Why Data Protection Bill Doesn’t Actually Protect Your Data
The Data Protection Bill allows the govt to process citizen data for vague reasons such as “functions of the state”.
Video Editor: Abhishek Sharma | Camera: Shiv Kumar Maurya
Nearly 500 days after a draft Data Protection Bill was handed over to him, the Union Minister for Electronics and IT Ravi Shankar Prasad on Wednesday, 11 December, referred the Personal Data Protection Bill (2019) to a 30-member Joint Committee.
We live in an age where we are the sum of the data we generate, so how our data is collected, stored, shared and used directly affects our daily lives. From targeting ads at us, to potentially having loans denied or activities surveilled, data can be exploited in many ways.
At a time when data mediates our relationship with the government and private companies, the existence of a strong law is vital to ensure the state acts like a model data controller who ensures both data security and, more importantly, respects the privacy of citizens.
So, as the Bill makes its way to Parliament, let’s examine why it has been controversial, what the state thinks of privacy as a fundamental right, and how it treats data in today’s digital economy.
Why Is the Bill Controversial?
A committee of experts led by Justice BN Srikrishna had submitted a report and a draft Data Protection Bill. Here’s a quick look at the three most serious concerns just in this draft Bill.
1. Data Localisation: The requirement to store a copy of all citizen data in servers located within India has raised concerns of surveillance and could hamper innovation in blockchain and AI technologies.
2. Govt Processing of Data: While the draft Bill says consent would be at the centre of processing our personal data, it provides exemptions for the government. It can process even sensitive personal data without consent for “functions of the state” – a sweeping and broad power that could be prone to misuse.
3. Surveillance Reform: An overhaul of India’s surveillance framework with tougher oversight and scrutiny by the judiciary is absent. At a time when our smartphones are an extension of our identities, the Pegasus spyware controversy shows how easily our phone can be hijacked to spy on us.
What Has Govt Been Doing In The Absence of Law?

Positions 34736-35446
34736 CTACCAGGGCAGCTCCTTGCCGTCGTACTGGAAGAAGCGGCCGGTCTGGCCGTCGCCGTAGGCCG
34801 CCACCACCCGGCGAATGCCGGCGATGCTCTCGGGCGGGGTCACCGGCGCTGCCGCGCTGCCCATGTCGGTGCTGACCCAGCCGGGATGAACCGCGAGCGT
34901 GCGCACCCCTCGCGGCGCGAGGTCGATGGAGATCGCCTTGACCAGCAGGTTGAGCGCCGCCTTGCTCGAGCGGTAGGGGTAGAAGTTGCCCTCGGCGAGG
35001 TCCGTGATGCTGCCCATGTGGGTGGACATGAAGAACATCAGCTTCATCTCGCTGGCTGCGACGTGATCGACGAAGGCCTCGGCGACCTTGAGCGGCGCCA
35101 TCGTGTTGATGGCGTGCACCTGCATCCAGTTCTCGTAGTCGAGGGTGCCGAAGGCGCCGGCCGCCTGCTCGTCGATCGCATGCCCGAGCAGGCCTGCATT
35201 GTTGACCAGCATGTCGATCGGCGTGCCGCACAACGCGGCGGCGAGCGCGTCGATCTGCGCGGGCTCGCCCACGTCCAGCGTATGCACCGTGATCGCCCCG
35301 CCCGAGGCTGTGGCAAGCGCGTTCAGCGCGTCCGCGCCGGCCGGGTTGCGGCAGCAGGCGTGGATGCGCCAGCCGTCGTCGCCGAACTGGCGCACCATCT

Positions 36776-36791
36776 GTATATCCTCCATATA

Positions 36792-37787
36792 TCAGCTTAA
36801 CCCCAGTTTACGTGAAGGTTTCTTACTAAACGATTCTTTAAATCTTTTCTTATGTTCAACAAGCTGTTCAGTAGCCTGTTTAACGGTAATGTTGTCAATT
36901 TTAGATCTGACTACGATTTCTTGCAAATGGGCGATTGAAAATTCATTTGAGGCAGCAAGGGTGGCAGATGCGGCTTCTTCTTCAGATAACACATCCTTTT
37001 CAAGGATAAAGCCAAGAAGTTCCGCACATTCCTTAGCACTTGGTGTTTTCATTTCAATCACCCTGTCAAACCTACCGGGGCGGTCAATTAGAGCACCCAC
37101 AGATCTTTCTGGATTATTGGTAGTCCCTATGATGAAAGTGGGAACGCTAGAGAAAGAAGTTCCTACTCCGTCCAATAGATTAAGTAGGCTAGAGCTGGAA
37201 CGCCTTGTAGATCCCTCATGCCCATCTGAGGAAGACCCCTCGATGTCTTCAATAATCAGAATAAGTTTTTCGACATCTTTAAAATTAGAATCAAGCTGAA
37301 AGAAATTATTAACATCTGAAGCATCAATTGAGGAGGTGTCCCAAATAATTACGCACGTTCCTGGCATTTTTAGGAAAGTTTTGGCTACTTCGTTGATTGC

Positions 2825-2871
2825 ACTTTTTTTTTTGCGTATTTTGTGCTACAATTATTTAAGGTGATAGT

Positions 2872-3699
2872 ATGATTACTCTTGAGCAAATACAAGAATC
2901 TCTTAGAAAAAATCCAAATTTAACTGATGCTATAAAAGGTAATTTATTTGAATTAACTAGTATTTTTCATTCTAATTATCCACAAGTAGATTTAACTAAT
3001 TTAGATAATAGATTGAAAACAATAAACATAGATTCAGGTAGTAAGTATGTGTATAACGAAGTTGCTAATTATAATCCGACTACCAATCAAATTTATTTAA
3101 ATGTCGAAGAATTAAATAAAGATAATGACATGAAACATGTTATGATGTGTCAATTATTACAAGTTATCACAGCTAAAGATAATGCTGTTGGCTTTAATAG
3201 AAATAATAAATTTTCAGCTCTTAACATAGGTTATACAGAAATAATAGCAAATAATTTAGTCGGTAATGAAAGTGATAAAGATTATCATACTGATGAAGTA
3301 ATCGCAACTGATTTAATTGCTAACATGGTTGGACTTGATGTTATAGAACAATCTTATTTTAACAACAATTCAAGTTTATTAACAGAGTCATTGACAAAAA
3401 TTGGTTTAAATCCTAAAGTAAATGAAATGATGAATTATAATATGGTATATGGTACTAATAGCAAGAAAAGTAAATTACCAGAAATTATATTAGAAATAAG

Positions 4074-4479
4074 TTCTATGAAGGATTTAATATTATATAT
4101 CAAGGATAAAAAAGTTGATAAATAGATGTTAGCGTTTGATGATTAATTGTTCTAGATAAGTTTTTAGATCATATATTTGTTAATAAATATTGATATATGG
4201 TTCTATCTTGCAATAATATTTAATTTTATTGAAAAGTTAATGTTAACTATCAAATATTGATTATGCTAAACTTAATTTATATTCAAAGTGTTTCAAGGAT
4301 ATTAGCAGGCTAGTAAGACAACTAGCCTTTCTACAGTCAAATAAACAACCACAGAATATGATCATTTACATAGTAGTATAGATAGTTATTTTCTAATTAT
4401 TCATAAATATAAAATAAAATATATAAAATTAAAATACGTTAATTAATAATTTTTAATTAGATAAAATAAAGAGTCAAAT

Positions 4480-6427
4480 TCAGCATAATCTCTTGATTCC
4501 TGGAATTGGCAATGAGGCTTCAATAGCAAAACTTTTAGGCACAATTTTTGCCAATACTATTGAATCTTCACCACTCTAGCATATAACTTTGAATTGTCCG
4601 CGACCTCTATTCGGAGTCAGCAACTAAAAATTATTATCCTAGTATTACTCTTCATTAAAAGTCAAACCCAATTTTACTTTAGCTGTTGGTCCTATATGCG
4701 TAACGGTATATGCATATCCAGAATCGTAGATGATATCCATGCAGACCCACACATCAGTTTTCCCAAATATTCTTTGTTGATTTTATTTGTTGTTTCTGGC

So, how has the Centre dealt with our data in the absence of a data protection Bill?
The Centre has been very active in implementing policies and bringing in laws that directly use our data and even sell our data without our knowledge or consent.
The Ministry of Road Transport and Highways under Nitin Gadkari came up with a “bulk data-sharing policy” where it sold about 25 crore vehicle registration and driving license data to over 140 entities including banks, insurance companies and financial institutions.
Add to this plans by the Home and other ministries that aim to use our data to monitor us – From the I&B Ministry’s plan for a social media monitoring hub, to the Home Ministry’s tender for a nationwide face recognition technology, to allowing 10 central agencies to intercept our communications.
Is Our Data a Private Good Or a Public Good?
Finally, a pattern that appears to be clear is that while the Centre appears to be in no hurry to ensure strong laws to protect the privacy of our personal data, it has moved with great urgency on policies related to capitalising on our personal data.
Why is this so and what is the Centre indicating by this?
What the Centre has done in no uncertain terms is signaled that it wishes to treat citizen data as a “public good” – as opposed to a “private” good – which can be monetised or exploited in whichever way the state thinks suitable as long as there is no breach of our data.
The Justice Srikrishna Committee also describes the Bill as working towards a “free and fair digital economy” as does the 2019 Economic Survey of India, which makes a spirited case for using the private data of citizens as a public commodity.
The Bill is expected to generate a lot of debate in Parliament and one hopes that the law will put citizens at the centre of a personal data protection law.
(This piece has been updated to reflect the latest developments on the subject)
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